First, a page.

From November 25 till 28, 2013, a regional conference on exemption policy for maternal health services in Africa took place in Ouagadougou, Burkina Faso. A few weeks before the event, Fabienne Richard, a FEMHealth researcher, contacted the organizers with a rather innovative idea: what if we invited a theatre group who would create a play based on some of our research results? You can have a look at the play here. In this blog post, Fabienne reflects on this highlight of the conference.
The Community of Practice Financial access to Health Care gathered in Ouagadougou in November 2013 in order to discuss financial barriers to maternal care. The CoP is well known for going “off the beaten track” and for proposing formats of discussion other than the traditional power point presentations and panels. The CoP is also known for involving, as much as possible - one can still do better – civil society. That is how the idea occurred of presenting certain results of the FEMHealth research in a theatre performance open to the public, comprising both CoP participants and common people. This has been made possible thanks to the collaboration of the NGO Asmade which already realised several plays on health (some of them have been presented in Europe) and the Burkinabe theatre group, La Main d’As.
The performance in Ouagadougou
The socio-anthropologists of the FEMHealth project have all contributed to the content of the play by providing to the stage director, user experiences reported to them by women and their families interviewed during the FEMHealth research. La Main d’As and ASMADE then wrote a 45-minute theatre play which tackles the barriers to maternal care from three angles: lack of transport and the difficulties of getting access to the reference centers in case of emergency, the financial obstacles that persist, despite implementing a ‘free’ health care policy, and finally the attitudes of some providers which can also be a health care barrier, as is well known.
The play was performed for the first time in November 2013 at the French Cultural Centre in Ouagadougou. It was followed by a very animated debate. Although some people thought the play was a bit of a caricature, several people in the room confirmed that this was exactly what they had experienced as parents or as professionals and that it was good to be able to discuss this.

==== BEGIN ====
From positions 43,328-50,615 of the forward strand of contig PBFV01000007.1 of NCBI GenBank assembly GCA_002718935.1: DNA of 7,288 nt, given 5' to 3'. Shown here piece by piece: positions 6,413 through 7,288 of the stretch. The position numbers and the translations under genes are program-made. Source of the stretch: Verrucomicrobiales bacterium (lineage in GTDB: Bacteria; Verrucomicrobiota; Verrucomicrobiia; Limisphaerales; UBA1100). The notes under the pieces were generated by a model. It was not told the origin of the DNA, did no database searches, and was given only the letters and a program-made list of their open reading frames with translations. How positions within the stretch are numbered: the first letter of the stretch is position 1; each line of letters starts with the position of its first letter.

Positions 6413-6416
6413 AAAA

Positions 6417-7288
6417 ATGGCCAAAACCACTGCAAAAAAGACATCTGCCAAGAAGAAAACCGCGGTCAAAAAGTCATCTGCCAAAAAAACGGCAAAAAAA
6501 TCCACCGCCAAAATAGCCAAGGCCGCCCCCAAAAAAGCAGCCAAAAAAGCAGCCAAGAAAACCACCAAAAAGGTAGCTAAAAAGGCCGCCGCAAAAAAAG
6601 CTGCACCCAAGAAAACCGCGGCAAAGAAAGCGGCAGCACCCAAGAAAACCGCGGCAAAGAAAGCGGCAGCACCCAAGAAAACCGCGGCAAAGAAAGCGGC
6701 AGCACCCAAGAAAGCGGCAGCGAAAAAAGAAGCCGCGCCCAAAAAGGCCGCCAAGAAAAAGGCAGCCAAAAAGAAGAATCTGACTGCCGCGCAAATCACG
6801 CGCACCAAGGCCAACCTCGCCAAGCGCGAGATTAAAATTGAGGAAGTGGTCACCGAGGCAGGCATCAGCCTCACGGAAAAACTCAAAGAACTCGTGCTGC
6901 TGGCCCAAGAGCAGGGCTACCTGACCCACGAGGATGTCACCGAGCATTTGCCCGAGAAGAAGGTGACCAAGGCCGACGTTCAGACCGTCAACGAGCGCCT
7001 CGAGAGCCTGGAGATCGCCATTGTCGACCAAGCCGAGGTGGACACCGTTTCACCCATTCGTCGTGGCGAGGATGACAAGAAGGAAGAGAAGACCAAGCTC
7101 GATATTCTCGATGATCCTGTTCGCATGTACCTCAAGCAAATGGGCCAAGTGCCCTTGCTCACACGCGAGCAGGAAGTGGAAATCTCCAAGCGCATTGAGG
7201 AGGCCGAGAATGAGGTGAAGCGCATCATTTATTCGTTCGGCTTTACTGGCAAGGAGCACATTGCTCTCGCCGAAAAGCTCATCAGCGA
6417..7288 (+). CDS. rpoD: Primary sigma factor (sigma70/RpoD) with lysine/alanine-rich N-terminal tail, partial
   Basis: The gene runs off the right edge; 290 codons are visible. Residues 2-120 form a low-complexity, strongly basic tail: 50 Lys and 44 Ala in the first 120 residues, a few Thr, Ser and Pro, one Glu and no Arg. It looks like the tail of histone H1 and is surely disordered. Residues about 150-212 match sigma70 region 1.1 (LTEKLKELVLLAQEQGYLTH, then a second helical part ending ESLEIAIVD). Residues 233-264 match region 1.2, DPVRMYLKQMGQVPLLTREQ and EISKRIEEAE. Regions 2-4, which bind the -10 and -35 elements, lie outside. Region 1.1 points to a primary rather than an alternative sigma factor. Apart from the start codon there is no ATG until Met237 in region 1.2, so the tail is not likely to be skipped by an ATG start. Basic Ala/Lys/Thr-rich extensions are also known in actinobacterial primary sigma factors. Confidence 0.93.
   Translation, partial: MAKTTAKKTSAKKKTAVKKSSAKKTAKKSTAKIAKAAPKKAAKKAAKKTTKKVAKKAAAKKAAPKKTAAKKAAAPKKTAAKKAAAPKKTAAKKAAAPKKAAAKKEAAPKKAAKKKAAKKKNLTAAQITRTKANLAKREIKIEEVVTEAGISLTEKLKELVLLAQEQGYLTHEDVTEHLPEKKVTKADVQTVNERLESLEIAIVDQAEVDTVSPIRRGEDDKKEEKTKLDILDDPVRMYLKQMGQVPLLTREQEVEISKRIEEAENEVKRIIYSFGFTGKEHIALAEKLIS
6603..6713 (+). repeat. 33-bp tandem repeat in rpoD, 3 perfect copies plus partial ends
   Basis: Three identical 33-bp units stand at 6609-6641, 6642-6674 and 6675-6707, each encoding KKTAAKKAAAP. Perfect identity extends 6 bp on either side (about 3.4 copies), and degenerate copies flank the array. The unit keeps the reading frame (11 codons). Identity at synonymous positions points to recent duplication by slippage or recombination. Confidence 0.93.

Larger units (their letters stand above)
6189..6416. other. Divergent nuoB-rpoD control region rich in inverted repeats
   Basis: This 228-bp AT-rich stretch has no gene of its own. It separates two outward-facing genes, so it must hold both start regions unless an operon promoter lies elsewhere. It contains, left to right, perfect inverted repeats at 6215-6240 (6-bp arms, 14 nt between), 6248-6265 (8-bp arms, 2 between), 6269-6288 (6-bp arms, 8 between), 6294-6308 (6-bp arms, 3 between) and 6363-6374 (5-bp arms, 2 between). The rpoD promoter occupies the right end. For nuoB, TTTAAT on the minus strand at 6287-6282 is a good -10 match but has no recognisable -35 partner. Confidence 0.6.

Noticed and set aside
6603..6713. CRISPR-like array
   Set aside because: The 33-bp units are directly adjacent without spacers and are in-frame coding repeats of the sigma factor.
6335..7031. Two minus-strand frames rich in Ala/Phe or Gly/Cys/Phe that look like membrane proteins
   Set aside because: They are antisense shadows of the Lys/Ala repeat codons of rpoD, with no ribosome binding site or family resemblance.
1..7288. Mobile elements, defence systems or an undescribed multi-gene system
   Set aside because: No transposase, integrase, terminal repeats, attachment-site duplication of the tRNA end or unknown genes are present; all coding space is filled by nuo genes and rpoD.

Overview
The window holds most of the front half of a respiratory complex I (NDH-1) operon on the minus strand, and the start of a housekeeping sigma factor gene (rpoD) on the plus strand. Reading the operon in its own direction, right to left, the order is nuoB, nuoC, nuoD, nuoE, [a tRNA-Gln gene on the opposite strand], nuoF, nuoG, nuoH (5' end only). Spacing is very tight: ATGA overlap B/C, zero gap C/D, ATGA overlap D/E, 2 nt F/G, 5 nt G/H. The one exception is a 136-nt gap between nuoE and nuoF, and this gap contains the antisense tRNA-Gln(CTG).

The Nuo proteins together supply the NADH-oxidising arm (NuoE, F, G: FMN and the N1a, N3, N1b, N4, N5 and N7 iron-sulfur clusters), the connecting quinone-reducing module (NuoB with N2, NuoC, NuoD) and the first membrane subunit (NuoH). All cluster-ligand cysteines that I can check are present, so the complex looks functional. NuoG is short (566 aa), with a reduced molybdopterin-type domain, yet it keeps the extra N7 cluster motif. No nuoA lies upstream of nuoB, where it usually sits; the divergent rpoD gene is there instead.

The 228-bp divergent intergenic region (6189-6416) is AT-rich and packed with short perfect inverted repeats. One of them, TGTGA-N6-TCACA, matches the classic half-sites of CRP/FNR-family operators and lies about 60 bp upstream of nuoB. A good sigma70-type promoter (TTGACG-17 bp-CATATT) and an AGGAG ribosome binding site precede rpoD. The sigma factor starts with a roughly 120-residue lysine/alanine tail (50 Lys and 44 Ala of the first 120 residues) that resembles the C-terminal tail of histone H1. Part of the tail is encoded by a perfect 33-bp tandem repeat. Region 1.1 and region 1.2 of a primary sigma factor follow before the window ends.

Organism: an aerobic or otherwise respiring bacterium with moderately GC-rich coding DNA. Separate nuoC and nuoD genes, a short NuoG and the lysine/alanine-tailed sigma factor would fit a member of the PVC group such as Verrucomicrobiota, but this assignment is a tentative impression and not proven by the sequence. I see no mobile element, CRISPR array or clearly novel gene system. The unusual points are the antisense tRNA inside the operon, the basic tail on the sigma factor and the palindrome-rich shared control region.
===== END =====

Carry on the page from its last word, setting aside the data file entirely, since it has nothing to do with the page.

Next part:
An invitation for a discussion
So, exaggerated or true to reality? That is not the question. Important is that the play does not leave anybody indifferent, and that it sparks a discussion. This play can be performed with very little resources in districts, neighbourhoods and villages and it is a very good way to start discussions on these issues. It is important to have, in addition to a facilitator, a number of resource persons available who can respond in an objective way to the questions of the participants without immediately going for simplistic black and white explanations, with on the one hand the not very friendly providers, and on the other hand the “exploited” users. It is always important to reframe the ‘barriers to health care’ issue in more political and systems terms (e.g., what can we improve in the training of the providers and in their work environment to avoid certain behaviour?) because this does not take place at the level of individuals (only). A lot of the dysfunctions of health services - even when reflected in the relationship provider-caretaker - follow from dysfunctions in health systems or are due to policies that are absent or were never implemented.
As of now available on Youtube!
In order to share the experience, we decided to film the play. As of now it is online, cut into different subjects. You can find the films here. The play has been translated and subtitled in English in order to allow a larger distribution, so we invite you to watch it, discuss it and distribute it as widely as possible! We particularly hope that you will use it in your trainings and workshops.